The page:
Well lets not go in circles here but I think your implication that a homeless person's life is incomparable to anyone else's. To me all lives are the same. The point I was making here is that there are plenty of interactions in our daily lives in which we feel that someone else is not owed our resources (time or money).

A club owner's perspective will naturally be different than that of its members - they are their to play table tennis, it is not necessarily their job to be ambassadors of the club and help to rake in profits.

Fair point about clubs having the same general cast of characters, but, I've generally found that most people are willing to play with anyone who has established some sort of relationship with them, regardless of skill level difference. It is the type of people who will come up to you and ask your rating before asking your name who tend to get rejected, and wonder why they weren't able to get somebody's time.
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Post Options Post Options   Thanks (0) Thanks(0)   Quote pingpungpeng Quote  Post ReplyReply Direct Link To This Post Posted: 06/05/2019 at 9:41am
Honorable mention to stephane ouaiche for his unique style Smile
Also to hugo calderano for coming from brasil and making it to the top Clap
It's not the same to be born in Brasil or to be born in China/Japan/Germany.


Edited by pingpungpeng - 06/05/2019 at 9:56am
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Post Options Post Options   Thanks (0) Thanks(0)   Quote pipboy76 Quote  Post ReplyReply Direct Link To This Post Posted: 06/05/2019 at 11:06am
Male: Couldn't choose only one so chose 3. Harimoto, Lin Yun Ju, Hugo Calderano
Female: Mima Ito 


Edited by pipboy76 - 06/05/2019 at 11:09am
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Post Options Post Options   Thanks (0) Thanks(0)   Quote bappcbrad Quote  Post ReplyReply Direct Link To This Post Posted: 06/05/2019 at 11:23am
In South Bend, and other local connected clubs, (Elkhart, Mich. City) all the kids we developed were part of a competitive culture that dictated playing and helping the weaker players. This process began with South Bends first coach John Varga, who coached from 1936-1965. Danny still pushes this tool today to the current crop of kids. This in itself taught the adults that they too, were expected to share their skill set with other developing players. I used the adults to teach juniors sportsmanship and the juniors to show the club how to improve the collective skill level of all members. If a club is to survive, for an extended time frame, it must attempt and succeed in improving the skill set of all members in some way. I wrote an article for the Topics years ago on our clubs history and future. (it is posted on my current clubs website at: www.brokenarrowpingpong.com ) bottom left of homepage, formation of South Bend... For clubs to thrive, the top players must GIVE back to the club, with their time, as payment to help develop growth, opportunity and improvement. Clubs need a large Welcome mat and plenty of friendly faces to survive. I've had a few top players that walked their own path, but most understood what was needed to help a club develop. South Bend still is rolling forward, due to so many unselfish individuals associated with our club, (including its current coach, Dan Seemiller) in the last 85 years. Oh, and no one helped more than my friend Virgil Miller. Brad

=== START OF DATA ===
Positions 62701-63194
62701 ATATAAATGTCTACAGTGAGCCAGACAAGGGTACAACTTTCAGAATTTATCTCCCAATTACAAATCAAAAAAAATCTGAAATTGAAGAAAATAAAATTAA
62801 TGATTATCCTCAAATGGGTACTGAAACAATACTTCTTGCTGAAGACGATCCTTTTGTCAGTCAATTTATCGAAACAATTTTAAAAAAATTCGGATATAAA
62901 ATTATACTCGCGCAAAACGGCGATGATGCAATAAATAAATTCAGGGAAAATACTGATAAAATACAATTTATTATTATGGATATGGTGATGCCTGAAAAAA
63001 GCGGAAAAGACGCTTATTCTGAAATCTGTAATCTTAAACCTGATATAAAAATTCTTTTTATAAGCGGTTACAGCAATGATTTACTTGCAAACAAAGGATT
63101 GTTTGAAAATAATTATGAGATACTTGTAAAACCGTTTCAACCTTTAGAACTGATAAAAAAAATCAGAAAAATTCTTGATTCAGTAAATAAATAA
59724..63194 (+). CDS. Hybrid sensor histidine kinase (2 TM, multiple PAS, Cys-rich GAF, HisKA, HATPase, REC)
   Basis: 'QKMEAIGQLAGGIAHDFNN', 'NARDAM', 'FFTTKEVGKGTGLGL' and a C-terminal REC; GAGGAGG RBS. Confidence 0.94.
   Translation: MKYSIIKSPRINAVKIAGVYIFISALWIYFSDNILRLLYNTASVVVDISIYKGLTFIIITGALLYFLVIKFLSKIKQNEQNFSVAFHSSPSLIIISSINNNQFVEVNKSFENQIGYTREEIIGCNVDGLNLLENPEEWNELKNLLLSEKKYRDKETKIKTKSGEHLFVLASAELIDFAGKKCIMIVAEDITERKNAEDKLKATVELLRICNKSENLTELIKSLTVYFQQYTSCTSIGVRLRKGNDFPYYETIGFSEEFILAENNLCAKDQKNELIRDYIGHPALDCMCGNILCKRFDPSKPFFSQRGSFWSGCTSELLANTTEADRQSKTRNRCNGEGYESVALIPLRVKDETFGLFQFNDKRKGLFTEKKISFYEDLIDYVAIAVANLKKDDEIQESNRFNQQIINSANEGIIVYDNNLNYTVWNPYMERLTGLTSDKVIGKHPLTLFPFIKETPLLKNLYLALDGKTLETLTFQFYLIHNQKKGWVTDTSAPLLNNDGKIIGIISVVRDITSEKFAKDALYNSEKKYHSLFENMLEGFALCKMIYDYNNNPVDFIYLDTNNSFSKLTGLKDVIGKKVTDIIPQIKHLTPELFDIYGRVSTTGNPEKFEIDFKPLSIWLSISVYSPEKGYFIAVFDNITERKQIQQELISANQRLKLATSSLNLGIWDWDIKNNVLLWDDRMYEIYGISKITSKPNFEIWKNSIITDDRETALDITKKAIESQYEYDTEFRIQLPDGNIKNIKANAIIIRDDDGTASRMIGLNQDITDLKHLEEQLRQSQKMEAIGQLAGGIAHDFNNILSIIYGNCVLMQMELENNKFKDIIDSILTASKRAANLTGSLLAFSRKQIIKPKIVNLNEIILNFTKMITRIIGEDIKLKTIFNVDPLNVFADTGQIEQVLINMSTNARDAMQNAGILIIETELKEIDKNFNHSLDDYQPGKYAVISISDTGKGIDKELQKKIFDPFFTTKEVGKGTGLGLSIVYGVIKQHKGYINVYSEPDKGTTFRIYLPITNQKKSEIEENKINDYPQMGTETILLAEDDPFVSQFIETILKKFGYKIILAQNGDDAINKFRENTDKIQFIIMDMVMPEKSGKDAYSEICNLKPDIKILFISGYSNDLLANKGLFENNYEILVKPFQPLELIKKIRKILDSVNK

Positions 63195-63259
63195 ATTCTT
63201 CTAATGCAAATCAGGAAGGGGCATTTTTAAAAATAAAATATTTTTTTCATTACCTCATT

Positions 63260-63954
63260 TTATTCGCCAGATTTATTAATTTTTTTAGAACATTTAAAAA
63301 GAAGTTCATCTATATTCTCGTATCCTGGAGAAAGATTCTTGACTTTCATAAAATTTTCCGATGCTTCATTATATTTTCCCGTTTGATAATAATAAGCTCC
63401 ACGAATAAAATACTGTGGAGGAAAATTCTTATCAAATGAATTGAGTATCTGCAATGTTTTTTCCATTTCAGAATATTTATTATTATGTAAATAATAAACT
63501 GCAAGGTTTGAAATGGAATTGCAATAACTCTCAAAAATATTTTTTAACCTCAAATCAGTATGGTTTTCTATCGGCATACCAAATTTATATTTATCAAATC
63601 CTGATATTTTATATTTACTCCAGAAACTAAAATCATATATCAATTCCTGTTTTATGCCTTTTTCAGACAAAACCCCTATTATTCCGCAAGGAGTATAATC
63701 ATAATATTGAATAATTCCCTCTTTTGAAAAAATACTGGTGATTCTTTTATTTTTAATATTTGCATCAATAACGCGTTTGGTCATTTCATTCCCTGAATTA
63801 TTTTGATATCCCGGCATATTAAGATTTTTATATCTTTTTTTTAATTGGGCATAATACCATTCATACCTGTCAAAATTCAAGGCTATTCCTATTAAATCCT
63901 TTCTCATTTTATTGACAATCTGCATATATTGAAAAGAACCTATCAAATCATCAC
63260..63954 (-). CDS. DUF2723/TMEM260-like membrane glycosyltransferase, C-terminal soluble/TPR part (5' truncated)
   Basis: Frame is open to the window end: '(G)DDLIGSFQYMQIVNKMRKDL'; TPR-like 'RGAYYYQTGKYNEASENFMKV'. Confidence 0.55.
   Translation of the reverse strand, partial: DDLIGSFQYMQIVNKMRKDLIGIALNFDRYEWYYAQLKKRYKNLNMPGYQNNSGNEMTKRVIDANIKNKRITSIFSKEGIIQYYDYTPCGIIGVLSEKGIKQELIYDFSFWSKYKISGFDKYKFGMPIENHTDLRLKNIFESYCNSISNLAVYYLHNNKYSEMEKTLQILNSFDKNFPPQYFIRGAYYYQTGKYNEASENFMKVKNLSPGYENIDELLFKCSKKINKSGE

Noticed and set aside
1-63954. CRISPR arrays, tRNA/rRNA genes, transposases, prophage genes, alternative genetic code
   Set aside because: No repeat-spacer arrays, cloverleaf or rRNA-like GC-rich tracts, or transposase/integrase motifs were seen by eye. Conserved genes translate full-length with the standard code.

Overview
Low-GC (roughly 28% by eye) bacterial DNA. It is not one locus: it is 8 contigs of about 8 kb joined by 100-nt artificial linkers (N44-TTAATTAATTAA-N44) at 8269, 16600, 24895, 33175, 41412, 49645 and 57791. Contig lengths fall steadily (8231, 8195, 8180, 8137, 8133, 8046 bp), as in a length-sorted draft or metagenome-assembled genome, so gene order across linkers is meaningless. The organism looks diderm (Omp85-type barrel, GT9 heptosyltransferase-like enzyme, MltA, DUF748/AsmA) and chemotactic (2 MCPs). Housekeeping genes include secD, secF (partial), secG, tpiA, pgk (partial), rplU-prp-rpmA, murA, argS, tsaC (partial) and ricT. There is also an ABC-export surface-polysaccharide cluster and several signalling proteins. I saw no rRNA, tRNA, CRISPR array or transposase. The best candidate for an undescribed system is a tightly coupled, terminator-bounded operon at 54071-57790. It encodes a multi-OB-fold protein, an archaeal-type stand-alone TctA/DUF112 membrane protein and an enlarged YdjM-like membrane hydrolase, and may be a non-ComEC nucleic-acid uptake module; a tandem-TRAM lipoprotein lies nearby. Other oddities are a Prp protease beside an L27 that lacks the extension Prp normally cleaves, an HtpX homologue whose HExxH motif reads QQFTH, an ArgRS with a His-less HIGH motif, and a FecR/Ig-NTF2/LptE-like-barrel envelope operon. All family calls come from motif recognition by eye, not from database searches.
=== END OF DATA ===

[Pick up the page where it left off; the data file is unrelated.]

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Post Options Post Options   Thanks (0) Thanks(0)   Quote bard romance Quote  Post ReplyReply Direct Link To This Post Posted: 06/05/2019 at 11:26am
Originally posted by bappcbrad bappcbrad wrote:

In South Bend, and other local connected clubs, (Elkhart, Mich. City) all the kids we developed were part of a competitive culture that dictated playing and helping the weaker players. This process began with South Bends first coach John Varga, who coached from 1936-1965. Danny still pushes this tool today to the current crop of kids. This in itself taught the adults that they too, were expected to share their skill set with other developing players. I used the adults to teach juniors sportsmanship and the juniors to show the club how to improve the collective skill level of all members. If a club is to survive, for an extended time frame, it must attempt and succeed in improving the skill set of all members in some way. I wrote an article for the Topics years ago on our clubs history and future. (it is posted on my current clubs website at: www.brokenarrowpingpong.com ) bottom left of homepage, formation of South Bend... For clubs to thrive, the top players must GIVE back to the club, with their time, as payment to help develop growth, opportunity and improvement. Clubs need a large Welcome mat and plenty of friendly faces to survive. I've had a few top players that walked their own path, but most understood what was needed to help a club develop. South Bend still is rolling forward, due to so many unselfish individuals associated with our club, (including its current coach, Dan Seemiller) in the last 85 years. Oh, and no one helped more than my friend Virgil Miller. Brad